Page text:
Review: ClusterTruckA glorious, glorious cluster... truck
You wait years for a bus and then two come along at once. Earlier this year we had Devil Daggers, a game that has an incredibly simple set of core mechanics and manages to stretch them as far as they’ll go to make something that’s both streamlined yet also really dang engaging.
And now look, here comes that second bus, ClusterTruck. It’s a game that has an incredibly simple set of core mechanics and manages to stretch them as far as they’ll go to make something that’s both streamlined yet also really dang engaging. Except this time, it’s about running across multi-vehicle pileups, which is downright awesome.
While you’re tasked with making it to the end of a level by jumping on various speeding lorries and avoiding obstacles, I hesitate to really call ClusterTruck a platformer. It’s not about learning an optimal route (in fact the physics-based random aspect of the trucks makes that impossible), it’s about stumbling and improvising your way through the stage in a series of bum-clenchingly chaotic leaps. It’s a stumbler, not a platformer.
Stumbling and improvising your way through the stage in a series of bum-clenchingly chaotic leaps.
But my god, that stumbling sure is fantastic. Momentum feels speedy and fluid, the collision detection between both you and the trucks are solid, and it’s surprising how much challenge the trucks’ procedural physics alone can be, even before any sort of trap is introduced. Explosions, lasers, flipping trucks and narrow escapes make you feel like the jammiest bastard ever until you realise you’ve been holding your breath for far too long out of sheer concentration.
The controls, however, can be a bit dodgy at times. Jumping feels totally fine, but running on the moving surfaces can be frustrating, particularly on bends or curved levels. It often feels less like momentum takes hold when you veer off the side or the back of a truck, and more like the game just decided it was time for you to die. Trying to compensate for this momentum is a battle that just can’t be won, and particularly in the perfectly circular final level, it ain’t half annoying.
To assist you, there are a series of unlockable abilities and items to make life a bit easier: jet-packs, grappling hooks, teleportation, time control and more can be earned by pulling off stunts during play. None of them feel particularly overpowered, allowing for different playstyles and retooling loadouts as the situations arise. My personal favourite was a combination of the short-range teleport and the ability to slow down time, which got me out of more than a few tricky spots.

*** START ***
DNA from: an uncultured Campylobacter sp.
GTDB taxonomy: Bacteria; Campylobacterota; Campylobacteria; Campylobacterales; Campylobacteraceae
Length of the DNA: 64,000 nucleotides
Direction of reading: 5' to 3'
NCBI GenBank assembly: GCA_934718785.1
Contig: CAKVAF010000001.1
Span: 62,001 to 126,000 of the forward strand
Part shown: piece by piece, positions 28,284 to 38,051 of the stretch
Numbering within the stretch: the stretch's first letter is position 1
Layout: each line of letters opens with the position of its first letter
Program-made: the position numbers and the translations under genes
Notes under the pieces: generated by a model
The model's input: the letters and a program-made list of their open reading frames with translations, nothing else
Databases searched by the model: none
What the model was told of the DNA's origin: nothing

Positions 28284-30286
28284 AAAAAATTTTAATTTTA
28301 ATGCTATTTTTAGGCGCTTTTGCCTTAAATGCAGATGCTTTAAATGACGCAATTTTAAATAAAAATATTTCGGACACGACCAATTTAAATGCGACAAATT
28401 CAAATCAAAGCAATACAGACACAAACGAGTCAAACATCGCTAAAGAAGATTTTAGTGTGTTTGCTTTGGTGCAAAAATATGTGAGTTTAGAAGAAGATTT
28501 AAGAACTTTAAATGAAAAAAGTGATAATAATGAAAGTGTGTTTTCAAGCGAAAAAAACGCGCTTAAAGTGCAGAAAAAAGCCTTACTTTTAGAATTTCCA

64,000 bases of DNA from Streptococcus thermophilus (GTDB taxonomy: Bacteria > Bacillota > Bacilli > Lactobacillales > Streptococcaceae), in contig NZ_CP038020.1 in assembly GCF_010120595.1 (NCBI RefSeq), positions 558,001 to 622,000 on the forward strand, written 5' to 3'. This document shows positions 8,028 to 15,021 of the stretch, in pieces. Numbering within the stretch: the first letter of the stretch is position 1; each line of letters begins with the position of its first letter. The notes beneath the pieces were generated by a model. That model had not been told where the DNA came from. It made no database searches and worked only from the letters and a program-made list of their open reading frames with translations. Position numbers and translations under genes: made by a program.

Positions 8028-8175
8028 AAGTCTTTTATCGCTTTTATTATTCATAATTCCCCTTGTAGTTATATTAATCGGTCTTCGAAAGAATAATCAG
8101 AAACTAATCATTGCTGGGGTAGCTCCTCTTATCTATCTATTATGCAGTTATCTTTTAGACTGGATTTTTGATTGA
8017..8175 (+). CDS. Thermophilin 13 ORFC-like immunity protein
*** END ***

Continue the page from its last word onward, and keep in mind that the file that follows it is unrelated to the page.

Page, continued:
Memorable, aesthetically distinctive and, most of all, fun challenges
What ClusterTruck manages to do phenomenally well is have each stage take the basic conceit of ‘there’s a load of trucks, jump on them’ and make memorable, aesthetically distinctive and, most of all, fun challenges out of them. From forests and sci-fi-themed worlds through to “steampunk” lands and Hell itself, each of the nine zones brings with them new obstacles and new ways of bending the truck-jumping in an interesting way.
If 90 pre-made levels weren’t enough, the game has a robust level editor and Steam Workshop support (on PC) to let you make and share your own stages. The learning curve is very gentle; within 15 minutes I had made a playable – if not particularly good – level full of moving objects and visual effects. The workshop stages vary in quality as you would expect, with a lot of first attempts and minimal efforts clogging up the page, but there are also plenty of interesting and original ideas in there.
ClusterTruck is a simple game, and it manages to flawlessly pull off almost everything it does. The sporadically iffy controls make the last level is a total pain in the arse bordering on the unfair, but with a one in 90 fail rate it just feels petty to even bring it up. With hectic play, visual flair and an easy to use level editor, I’ve never had this much fun being hit by a truck.
A review code was provided by the publisher for the purposes of this review.
Platform: PC/Mac/Linux (reviewed), PS4
Developer/Publisher: Landfall Games/TinyBuild
Release date: September 27, 2016
- Chaotic and exciting
- Varied environments and traps
- Good level designer
- Iffy running controls, predominantly on bends
- The final level is nonsense
ClusterTruck is a simple game executed almost flawlessly. Momentum can feel strange, but the excitement of prancing over exploding trucks more than makes up for it.